Review: ‘Gatsby' a mess of a spectacle gone awry
Published: Friday, May 10, 2013 at 6:01 a.m.
Last Modified: Thursday, May 9, 2013 at 4:34 p.m.
Somewhere in the afterlife, F. Scott Fitzgerald is having a drink with his pal Ernest Hemingway and mourning the fate that's befallen his creation. The latest movie incarnation of Fitzgerald's “The Great Gatsby” abandons the nuanced, elegiac prose and sober reflection of the novel for a mish-mash of overinflated spectacle. The sole reason it's not a complete disaster is that director Baz Luhrmann apparently ran out of steam before filming the third act, forcing the proceedings to slow down and allowing the material to actually breathe and live.
'The Great Gatsby'
Starring: Leonardo DiCaprio, Tobey Maguire, Carey Mulligan, Joel Edgerton
“Gatsby” the novel holds up very well to modern scrutiny, and it's no surprise that someone wanted to take another crack at it now. Ashamed of his humble station, Jay Gatsby reinvents himself and gains obscene wealth and fame, and yet he still longs to recapture some missing piece of his past. His story takes place in an era when the stock market is booming, booze and drugs are commonplace, and the lifestyles of the rich and famous are the talk of the town.
Does this sound at all relevant to now? In an age of “Real Housewives” and ubiquitous cultural nostalgia, you couldn't pick a better story fit for a modern retelling; Gatsby is Don Draper without an Old Fashioned in his hand. But where the cast and crew of “Mad Men” use their period trappings as a launch point to tell their story and dig into their characters, “Gatsby” seems more concerned with superficial detail and showing how great the parties where back in the Roaring '20s.
Credit where credit is due: the colors are vibrant, the clothes are beautiful, and the lavish sets recreate the era of Prohibition and Flappers in vivid detail. Even with the Oscars only a couple months behind us, “Gatsby” is an early favorite for costume design and production design awards. And the party scenes contain frenetic thrills of a sort; you believe everybody's having a good time, even if hearing Jay-Z and Beyonce at those parties is jarring to say the least.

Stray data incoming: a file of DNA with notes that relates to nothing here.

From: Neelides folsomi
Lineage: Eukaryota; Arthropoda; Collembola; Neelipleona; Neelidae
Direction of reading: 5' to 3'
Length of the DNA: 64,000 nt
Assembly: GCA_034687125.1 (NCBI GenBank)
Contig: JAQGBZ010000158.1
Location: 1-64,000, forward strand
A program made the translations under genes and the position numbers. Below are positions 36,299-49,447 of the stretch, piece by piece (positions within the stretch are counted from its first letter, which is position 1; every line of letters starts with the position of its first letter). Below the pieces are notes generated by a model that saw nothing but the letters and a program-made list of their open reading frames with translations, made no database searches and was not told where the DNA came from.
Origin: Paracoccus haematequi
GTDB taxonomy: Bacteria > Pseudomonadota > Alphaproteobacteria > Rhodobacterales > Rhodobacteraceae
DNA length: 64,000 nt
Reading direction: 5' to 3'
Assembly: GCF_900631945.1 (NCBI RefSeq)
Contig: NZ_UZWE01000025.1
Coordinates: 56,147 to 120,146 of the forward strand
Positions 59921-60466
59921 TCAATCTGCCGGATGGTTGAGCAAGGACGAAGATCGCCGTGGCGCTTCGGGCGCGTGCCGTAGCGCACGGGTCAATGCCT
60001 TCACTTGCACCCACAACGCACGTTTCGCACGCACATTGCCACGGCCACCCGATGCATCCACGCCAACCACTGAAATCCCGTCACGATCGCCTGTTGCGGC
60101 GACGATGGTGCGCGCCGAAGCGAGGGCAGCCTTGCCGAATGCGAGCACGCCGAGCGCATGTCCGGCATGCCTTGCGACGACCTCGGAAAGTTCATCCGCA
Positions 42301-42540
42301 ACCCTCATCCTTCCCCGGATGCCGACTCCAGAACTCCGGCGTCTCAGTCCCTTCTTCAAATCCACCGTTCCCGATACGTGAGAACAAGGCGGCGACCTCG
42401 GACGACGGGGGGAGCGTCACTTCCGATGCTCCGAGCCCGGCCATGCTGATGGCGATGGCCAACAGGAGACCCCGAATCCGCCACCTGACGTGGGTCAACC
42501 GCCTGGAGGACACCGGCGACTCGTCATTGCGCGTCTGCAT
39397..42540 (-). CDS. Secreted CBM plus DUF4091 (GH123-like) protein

It's too bad that, for most of its running length, that's all “Gatsby” is: An obscene display of the lives of the upper class (while they are tended to by black servants and make flagrantly racist remarks, no less) that's disconnected from any story the movie might want to tell. Instead of offering a critique on this ostentatious exhibition of privilege, or any sort of opinion whatsoever, Luhrmann has his camera gaze enviously at these people and their wealth as if to say “Look how well they had it back then!”
All this is to say nothing of the movie's other egregious flaws. The acting is all over the map, from maddeningly inconsistent (Tobey Maguire as Nick Carroway) to cringingly over the top (Joel Edgerton as Tom Buchanan) to overly reliant on acting tics (Leonardo DiCaprio as Gatsby, who repeats the phrase “old sport” as if he's being paid by the word). Similarly, the movie can't find a uniform tone; the scene where Gatsby reunites with Daisy Buchanan (Carey Mulligan) after their long separation careens wildly from somber to screwball comedy and back. (Incidentally, Mulligan is the one person in the cast who's consistently great; she does a heart-rending job of capturing Daisy's inner turmoil.)
Things do settle down in the final half hour or so, allowing Luhrmann and the cast a chance to actually explore the characters' lives and stumble into some interesting subtext on occasion. But there's not nearly enough good material to outweigh the bloated mess that makes up the bulk of the movie. If you're truly interested in the great story of Jay Gatsby, try your local bookstore instead.